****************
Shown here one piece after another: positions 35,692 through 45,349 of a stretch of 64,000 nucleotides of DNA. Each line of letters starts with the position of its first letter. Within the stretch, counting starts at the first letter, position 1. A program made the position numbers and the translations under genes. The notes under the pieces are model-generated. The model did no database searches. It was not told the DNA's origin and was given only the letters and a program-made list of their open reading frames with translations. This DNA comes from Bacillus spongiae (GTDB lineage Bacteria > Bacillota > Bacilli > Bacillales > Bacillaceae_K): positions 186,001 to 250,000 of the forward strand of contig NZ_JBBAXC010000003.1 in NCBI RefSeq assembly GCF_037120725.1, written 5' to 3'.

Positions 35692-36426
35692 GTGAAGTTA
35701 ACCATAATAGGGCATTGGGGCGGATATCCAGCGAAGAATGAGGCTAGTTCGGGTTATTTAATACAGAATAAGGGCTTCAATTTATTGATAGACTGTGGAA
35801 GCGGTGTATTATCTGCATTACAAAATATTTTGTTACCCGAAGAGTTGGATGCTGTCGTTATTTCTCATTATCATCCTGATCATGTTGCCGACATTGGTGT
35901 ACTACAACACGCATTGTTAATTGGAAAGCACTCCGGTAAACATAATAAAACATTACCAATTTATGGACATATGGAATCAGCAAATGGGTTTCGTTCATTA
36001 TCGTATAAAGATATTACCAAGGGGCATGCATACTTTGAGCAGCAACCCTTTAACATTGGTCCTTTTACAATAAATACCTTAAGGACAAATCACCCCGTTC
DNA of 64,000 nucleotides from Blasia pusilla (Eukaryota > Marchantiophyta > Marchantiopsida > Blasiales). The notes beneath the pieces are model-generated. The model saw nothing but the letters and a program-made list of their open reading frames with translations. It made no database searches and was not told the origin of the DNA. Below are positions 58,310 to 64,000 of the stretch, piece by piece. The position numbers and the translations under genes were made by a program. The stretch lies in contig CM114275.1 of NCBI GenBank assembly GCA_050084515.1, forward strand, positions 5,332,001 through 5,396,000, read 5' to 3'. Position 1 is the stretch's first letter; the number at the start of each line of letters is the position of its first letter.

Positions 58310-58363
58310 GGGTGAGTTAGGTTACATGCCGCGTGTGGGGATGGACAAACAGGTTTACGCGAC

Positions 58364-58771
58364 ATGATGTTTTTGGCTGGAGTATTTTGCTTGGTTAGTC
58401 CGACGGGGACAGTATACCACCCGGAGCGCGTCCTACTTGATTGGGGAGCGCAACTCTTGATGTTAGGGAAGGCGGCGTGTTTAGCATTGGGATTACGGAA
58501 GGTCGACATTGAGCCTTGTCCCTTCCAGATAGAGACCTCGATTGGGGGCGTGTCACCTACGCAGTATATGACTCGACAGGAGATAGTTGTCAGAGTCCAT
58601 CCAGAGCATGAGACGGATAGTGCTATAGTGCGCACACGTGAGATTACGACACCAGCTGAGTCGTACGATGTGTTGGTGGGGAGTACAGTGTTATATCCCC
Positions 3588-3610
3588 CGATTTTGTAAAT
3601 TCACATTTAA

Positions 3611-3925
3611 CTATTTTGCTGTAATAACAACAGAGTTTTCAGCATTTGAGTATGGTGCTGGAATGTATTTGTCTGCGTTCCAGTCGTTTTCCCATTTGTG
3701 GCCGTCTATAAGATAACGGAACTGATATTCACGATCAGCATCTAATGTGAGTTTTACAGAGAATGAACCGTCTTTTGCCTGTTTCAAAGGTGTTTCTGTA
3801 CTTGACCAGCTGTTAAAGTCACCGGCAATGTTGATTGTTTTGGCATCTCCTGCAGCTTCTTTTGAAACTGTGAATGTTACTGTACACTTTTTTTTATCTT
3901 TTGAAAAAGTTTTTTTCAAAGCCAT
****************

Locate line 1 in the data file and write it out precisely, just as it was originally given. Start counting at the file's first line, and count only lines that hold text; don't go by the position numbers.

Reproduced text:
Shown here one piece after another: positions 35,692 through 45,349 of a stretch of 64,000 nucleotides of DNA. Each line of letters starts with the position of its first letter. Within the stretch, counting starts at the first letter, position 1. A program made the position numbers and the translations under genes. The notes under the pieces are model-generated. The model did no database searches. It was not told the DNA's origin and was given only the letters and a program-made list of their open reading frames with translations. This DNA comes from Bacillus spongiae (GTDB lineage Bacteria > Bacillota > Bacilli > Bacillales > Bacillaceae_K): positions 186,001 to 250,000 of the forward strand of contig NZ_JBBAXC010000003.1 in NCBI RefSeq assembly GCF_037120725.1, written 5' to 3'.